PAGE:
Choosing your genre
Blogger: Janet Kobobel Grant
An editor suggested I take a look at this silly YouTube video, How to Write a Romance Novel. Check it out for yourself.
As I watched, I found myself wondering, What makes a novelist pick a certain genre in which to write? What makes someone with a yen to write a nonfiction book pick a certain category?
Here are a few reasons that occur to me:
- The writer likes to read a certain type of book. If you’re hooked on romances, it makes sense you’d like to write one. If you are drawn to memoir, you can picture yourself writing your story that way.
- The genre is revered. Writing literary fiction or a work of theological significance sounds erudite.
- The category is popular. Harry Potter books set off a whirlwind of imitators; Heaven is for Real caused editors to seek out others who experienced heaven and returned to earth to tell us about it.
- The writer can’t envision writing his or her book any other way. Sometimes a book idea arrives in a rush of creativity, neatly labelled in a certain category.
Why does genre matter?
- Genres fall in and out of publishing favor. It hasn’t been that long since publishers didn’t want to touch a personal story unless the writer was a Big Name. Today, people with exquisite writing skills can recount a segment of their lives in a memoir and end up with numerous publishers vying to publish the book. Or another person can decide to take a year living unplugged and then write about it in the form of narrative nonfiction. But writing a missionary story still is a hard-sell, just as it has been for a couple of decades.
- Writers have a “voice” that works in one genre but not in another. If a novelist writes in short, terse sentences, suspense is probably a natural, but romance probably is not.
- Category affects a book’s structure and tone. If you want to write about encouraging others to read the Bible, you could choose to write: 1) a 365-day devotional; a memoir of your experience trying to live out a certain biblical precept for one year; a narrative nonfiction of someone reading Scripture and making a major life-change as a result; a Christian living book on how to read the Bible in a year; a novel in which a character’s life and therefore those around him/her is affected through Scripture reading. Each of these paths will create a very different book that will reach a very different audience. Genre matters!
What if you choose the wrong genre?
I think we can be pretty confident that the manuscript will never reach its potential if you make a genre misstep. A story that would have unfolded beautifully as a historical novel might fall flat as a contemporary. A nonfiction book that could have resonated with many as a memoir might never develop word of mouth as an investigative expose.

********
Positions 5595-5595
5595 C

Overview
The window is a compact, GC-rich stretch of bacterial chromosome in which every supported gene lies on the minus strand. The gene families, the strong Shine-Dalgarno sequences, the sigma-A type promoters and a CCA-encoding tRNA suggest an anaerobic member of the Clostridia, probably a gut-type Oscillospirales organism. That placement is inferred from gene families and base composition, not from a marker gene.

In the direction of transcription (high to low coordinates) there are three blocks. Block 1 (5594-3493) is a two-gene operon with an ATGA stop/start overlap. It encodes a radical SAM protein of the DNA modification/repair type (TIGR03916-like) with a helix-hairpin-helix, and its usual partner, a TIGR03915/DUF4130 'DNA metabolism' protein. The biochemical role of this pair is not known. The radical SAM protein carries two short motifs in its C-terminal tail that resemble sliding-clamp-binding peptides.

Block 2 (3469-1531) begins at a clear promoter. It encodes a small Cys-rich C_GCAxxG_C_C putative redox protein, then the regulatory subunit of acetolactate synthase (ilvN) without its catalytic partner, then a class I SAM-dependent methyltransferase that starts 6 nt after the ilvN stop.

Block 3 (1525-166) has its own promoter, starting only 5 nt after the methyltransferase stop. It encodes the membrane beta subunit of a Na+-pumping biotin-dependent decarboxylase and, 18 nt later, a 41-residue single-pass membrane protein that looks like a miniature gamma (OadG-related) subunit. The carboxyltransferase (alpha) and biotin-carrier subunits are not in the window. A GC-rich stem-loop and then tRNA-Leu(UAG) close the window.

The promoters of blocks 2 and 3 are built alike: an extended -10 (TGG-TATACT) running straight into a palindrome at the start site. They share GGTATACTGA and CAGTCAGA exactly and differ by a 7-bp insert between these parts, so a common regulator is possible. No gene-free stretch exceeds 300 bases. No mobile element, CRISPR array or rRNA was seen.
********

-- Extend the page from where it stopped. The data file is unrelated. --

How do you decide?
- If you don’t know your options, you can hardly make an informed choice. Know what categories exist in your chosen arena of fiction or nonfiction. If you don’t know the difference between a mystery and a suspense or between memoir and narrative nonfiction, how will you decide the best fit for your idea?
- Stay current with what’s showing up in the market. If one book (or series) hits really big, it’s unlikely publishers will be buying manuscripts to compete with something that’s selling large. For example, when The Shack blew past all other books on the fiction best-seller list, that wasn’t a good time to write an allegory. Readers were unlikely to rush out to buy a ton of allegories; they wanted to hear more from The Shack‘s writer.
- A lively market for a genre, as opposed to a single work, is an indication of an arena that might stay lively for awhile. Historical romance has been the hot ticket for the last several years, but the glut of novels in that genre has shifted the focus to suspense. Keeping up with the best-seller lists that reflect your potential readers’ interests (CBA vs. general market), helps to keep track of longer-range trends. The trick, of course, is that shifts can occur suddenly. So you can put your energies into writing a certain category only to discover publishers have overbought in it just about the time you are ready to show off your work.
- To thine own self be true. The bottomline–always has been, always will be–is to listen to your instincts. If you’re comfortable writing in a category, don’t abandon it to follow the crowds. Writing a wonderful book occurs when you write with passion and compassion–for your characters and for your cause.
Don’t ignore genres, don’t write manuscripts that straddle categories, and don’t worry about the naysayers of your chosen genre. Be like the woman who made the gently humorous YouTube video on romance writing, understand your genre and love it despite its foibles.
How did you choose the genre you write in–by default, natural selection, trial and error, or other?
Does the category you write in match or contrast with what you enjoy reading?
Is your current genre the love of your life or are you loving the one you’re with?
How do you decide what genre to write in? Click to tweet.
Does the genre you choose to write in matter? Click to tweet.
@JanetKGrant explores why certain genres work for some writers but not others. Click to tweet.